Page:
JAMES JOYCE

jamesjoyce

(1882 - 1941)

James Joyce was born at 41 Brighton Square, Rathgar in Dublin, on 2nd February 1882. Joyce came from a big family.  He was the eldest of ten children born to John Stanislaus Joyce and his wife Marry Murray Joyce. His father, while a talented singer (he reportedly had one of the finest tenor voices in all of Ireland), didn't provide a stable a household.  He liked to drink and his lack of attention to the family finances meant the Joyces never had much money. His father invested unwisely, and the family's fortunes declined steadily. Because of his intelligence Joyce's family pushed him to get an education. Largely educated by Jesuits, Joyce attended the Irish schools of Clongowes Wood College and later Belvedere College before finally landing at University College Dublin, where he earned a Bachelor of Arts degree with a focus on modern languages in 1902.  He briefly studied medicine in Paris, but his mother's impending death brought him back to Dublin.  She died in 1903. In 1904, Joyce began Stephen Hero, which he later re-worked as A Portrait of the Artist as a Young Man. Joyce stayed in Ireland for a short time, long enough to meet Nora Barnacle, a hotel chambermaid who hailed from Galway and later became his wife. He sailed from Dublin with Nora in October 1904. Joyce found work in a language school in Trieste. There with his wife, Joyce taught English and learned Italian, one of 17 languages he could speak, a list that included Arabic, Sanskrit, and Greek. Other moves followed, as the Joyce and Barnacle (the two weren't formally married until some three decades after they met) made their home in cities like Rome and Paris. To keep his family above water (the couple went on to have two children, Georgio and Lucia) Joyce continued to find work as a teacher. In 1909, he made two trips to Dublin, to arrange publication of Dubliners, and to open a short-lived cinema. His last visit was in 1912, when he failed to overcome his publisher's doubts about Dubliners.  In 1914 the book was published in England, and A Portrait was serialised in a London magazine. With the outbreak of World War I, Joyce moved to Zurich in neutral Switzerland, where in 1917 he underwent the first of many operations for glaucoma. He had serious health issues. His most problematic condition concerned his eyes.  Ulysses, his masterpiece, was serialised in New York in 1918-20, but was eventually halted by a court action. Joyce returned to Trieste in 1919, then moved to Paris, where in 1922 Ulysses was published by Sylvia Beach, owner of a celebrated bookshop. Its portrait of Dublin, and of the Jewish advertisement canvasser Leopold Bloom, revolutionised the novel with its 'stream of consciousness' technique; it was not published in Britain until 1936. In 1923, Joyce began the almost impenetrable Finnegans Wake, which was published in 1939. Joyce and Nora finally married in 1931, and in 1940 returned to Zurich, where he died on 13th January 1941.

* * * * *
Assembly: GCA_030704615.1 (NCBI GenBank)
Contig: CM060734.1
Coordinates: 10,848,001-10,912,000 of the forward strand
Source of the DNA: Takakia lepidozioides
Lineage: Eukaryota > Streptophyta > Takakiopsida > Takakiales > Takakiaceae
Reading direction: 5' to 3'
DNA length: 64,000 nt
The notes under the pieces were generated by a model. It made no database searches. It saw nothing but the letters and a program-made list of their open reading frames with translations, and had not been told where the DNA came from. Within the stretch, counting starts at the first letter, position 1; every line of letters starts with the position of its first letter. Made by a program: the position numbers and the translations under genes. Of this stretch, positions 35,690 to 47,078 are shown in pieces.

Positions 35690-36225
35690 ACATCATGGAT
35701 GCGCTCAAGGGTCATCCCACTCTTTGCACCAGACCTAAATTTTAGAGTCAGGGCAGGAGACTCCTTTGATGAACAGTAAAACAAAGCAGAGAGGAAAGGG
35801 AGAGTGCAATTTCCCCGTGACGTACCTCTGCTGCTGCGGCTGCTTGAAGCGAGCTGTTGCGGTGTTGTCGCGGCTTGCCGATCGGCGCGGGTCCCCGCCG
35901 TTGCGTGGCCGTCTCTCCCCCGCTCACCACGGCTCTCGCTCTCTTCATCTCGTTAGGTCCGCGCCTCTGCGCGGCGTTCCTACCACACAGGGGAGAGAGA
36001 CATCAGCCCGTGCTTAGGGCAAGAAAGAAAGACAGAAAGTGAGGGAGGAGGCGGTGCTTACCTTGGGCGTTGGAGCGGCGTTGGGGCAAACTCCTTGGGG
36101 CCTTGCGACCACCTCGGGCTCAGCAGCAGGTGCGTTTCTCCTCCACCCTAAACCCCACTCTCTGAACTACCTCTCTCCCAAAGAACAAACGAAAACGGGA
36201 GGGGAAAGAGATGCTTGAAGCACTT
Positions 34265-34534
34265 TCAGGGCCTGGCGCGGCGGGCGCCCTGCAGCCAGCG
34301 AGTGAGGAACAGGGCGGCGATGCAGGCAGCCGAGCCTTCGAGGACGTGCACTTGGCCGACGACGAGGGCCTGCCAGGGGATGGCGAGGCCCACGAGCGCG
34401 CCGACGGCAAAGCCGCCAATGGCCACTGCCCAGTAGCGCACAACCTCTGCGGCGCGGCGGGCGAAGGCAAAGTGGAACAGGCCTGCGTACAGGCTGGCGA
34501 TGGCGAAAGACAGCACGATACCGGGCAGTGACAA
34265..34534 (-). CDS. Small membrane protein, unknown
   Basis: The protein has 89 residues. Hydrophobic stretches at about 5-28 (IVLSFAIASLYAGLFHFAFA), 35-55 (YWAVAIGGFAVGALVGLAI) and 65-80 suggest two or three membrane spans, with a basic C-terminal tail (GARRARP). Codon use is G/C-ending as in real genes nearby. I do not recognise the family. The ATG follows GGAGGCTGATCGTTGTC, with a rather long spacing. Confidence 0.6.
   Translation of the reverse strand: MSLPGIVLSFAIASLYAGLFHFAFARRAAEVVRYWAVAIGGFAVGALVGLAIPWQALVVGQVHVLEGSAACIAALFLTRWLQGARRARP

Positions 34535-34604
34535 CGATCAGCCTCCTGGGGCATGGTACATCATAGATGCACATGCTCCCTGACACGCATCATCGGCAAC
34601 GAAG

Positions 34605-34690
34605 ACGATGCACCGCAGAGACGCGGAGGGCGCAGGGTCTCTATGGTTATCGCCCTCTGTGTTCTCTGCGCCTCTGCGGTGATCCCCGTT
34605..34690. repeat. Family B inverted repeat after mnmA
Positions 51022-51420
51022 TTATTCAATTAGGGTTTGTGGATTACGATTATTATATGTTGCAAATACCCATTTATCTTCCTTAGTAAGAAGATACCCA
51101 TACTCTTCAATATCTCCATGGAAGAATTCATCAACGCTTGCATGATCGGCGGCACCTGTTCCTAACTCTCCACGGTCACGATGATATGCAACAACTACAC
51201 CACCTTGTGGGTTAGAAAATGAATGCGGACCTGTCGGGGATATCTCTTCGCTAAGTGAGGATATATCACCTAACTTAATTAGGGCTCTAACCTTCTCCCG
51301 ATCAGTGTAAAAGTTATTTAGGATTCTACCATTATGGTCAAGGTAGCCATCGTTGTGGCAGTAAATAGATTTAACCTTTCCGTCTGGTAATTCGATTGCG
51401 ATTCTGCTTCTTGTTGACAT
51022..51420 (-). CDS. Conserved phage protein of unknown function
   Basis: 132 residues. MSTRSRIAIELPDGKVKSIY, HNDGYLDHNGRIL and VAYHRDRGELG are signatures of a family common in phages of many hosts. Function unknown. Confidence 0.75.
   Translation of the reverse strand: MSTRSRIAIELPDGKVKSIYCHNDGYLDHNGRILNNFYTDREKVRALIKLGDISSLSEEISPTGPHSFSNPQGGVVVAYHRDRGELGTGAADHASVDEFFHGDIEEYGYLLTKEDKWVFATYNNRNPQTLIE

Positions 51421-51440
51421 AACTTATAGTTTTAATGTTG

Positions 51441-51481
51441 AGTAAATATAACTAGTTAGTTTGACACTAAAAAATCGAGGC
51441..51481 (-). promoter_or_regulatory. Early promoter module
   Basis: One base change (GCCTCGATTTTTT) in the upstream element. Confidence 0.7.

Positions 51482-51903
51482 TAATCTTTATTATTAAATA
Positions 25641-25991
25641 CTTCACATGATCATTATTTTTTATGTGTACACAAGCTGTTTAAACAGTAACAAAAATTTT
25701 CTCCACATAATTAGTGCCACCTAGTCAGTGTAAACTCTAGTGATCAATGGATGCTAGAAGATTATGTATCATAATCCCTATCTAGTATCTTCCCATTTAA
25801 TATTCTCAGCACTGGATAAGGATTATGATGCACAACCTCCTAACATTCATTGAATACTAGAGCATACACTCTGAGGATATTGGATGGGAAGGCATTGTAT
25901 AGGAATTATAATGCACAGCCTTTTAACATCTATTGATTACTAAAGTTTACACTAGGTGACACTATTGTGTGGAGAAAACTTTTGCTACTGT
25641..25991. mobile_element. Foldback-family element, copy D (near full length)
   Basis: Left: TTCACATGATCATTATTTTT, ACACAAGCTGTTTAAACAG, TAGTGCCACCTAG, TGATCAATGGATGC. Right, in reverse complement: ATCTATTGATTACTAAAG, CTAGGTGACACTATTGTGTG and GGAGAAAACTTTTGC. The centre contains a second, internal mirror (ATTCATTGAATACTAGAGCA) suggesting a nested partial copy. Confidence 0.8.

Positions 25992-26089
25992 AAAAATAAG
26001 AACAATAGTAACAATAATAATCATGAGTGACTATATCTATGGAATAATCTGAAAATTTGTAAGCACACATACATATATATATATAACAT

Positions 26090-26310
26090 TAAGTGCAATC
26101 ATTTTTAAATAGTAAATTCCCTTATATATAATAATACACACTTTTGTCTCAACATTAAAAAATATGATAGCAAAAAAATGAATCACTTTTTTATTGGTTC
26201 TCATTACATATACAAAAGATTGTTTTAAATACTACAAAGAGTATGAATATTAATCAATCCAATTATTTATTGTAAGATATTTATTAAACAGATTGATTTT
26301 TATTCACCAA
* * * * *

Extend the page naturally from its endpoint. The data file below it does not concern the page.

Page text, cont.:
My selection:

Ulysses : (Ulysse) 1922

This novel deals with the events of one day in Dublin on 16th June 1904. The principle characters are Stephen Dedalus; Leopold Bloom, a jewish advertisement canvasser; and his wife Molly. The plot follows the wanderings of Stephen and Bloom through Dublin, and their eventual meeting. The last chapter is a monologue by Molly Bloom. The various chapters roughly correspond to the episodes of Homer's Odyssey, Stephen represents Telemachus, Bloom Odysseus, and Molly Penelope. In the course of the story a public bath, a funeral, a newspaper office, a library, pubs, a maternity hospital, and a brothel are visited. A number of other Dublin scenes and characters are introduced. (the style especially employs the stream of consciousness)

Dubliners : (Gens de Dublin) 1914

This series of 15 short stories paints a vivid and realistically complex picture of everyday life in Dublin just before the independence from Britain. It is Joyce's most accessible writing, and includes the superb love story "the dead".

1/  The Sisters:

A young boy deals with the death of his friend, an elderly priest who ended his life paralyzed. His mother brings him to the wake, where they sit with the priest's sisters, and learn some unsettling facts about the priest's last days.